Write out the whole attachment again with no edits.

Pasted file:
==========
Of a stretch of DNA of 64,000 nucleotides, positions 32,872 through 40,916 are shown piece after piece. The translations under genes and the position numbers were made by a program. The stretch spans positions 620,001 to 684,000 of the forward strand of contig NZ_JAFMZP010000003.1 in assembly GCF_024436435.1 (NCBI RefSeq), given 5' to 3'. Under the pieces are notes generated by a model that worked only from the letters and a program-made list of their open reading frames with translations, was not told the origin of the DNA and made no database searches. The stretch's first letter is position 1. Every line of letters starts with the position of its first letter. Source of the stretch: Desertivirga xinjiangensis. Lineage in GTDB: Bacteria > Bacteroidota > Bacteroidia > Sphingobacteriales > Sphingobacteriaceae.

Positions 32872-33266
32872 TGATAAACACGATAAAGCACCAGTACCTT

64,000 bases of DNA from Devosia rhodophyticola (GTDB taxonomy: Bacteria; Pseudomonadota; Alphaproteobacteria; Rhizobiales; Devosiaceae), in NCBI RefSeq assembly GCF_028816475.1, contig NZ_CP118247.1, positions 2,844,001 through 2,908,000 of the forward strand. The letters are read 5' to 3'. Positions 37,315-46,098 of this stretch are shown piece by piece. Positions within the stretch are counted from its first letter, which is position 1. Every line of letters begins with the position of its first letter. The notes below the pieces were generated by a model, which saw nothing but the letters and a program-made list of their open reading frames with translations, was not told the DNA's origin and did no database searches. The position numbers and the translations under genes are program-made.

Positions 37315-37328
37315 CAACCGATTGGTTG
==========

Of a stretch of DNA of 64,000 nucleotides, positions 32,872 through 40,916 are shown piece after piece. The translations under genes and the position numbers were made by a program. The stretch spans positions 620,001 to 684,000 of the forward strand of contig NZ_JAFMZP010000003.1 in assembly GCF_024436435.1 (NCBI RefSeq), given 5' to 3'. Under the pieces are notes generated by a model that worked only from the letters and a program-made list of their open reading frames with translations, was not told the origin of the DNA and made no database searches. The stretch's first letter is position 1. Every line of letters starts with the position of its first letter. Source of the stretch: Desertivirga xinjiangensis. Lineage in GTDB: Bacteria > Bacteroidota > Bacteroidia > Sphingobacteriales > Sphingobacteriaceae.

Positions 32872-33266
32872 TGATAAACACGATAAAGCACCAGTACCTT

64,000 bases of DNA from Devosia rhodophyticola (GTDB taxonomy: Bacteria; Pseudomonadota; Alphaproteobacteria; Rhizobiales; Devosiaceae), in NCBI RefSeq assembly GCF_028816475.1, contig NZ_CP118247.1, positions 2,844,001 through 2,908,000 of the forward strand. The letters are read 5' to 3'. Positions 37,315-46,098 of this stretch are shown piece by piece. Positions within the stretch are counted from its first letter, which is position 1. Every line of letters begins with the position of its first letter. The notes below the pieces were generated by a model, which saw nothing but the letters and a program-made list of their open reading frames with translations, was not told the DNA's origin and did no database searches. The position numbers and the translations under genes are program-made.

Positions 37315-37328
37315 CAACCGATTGGTTG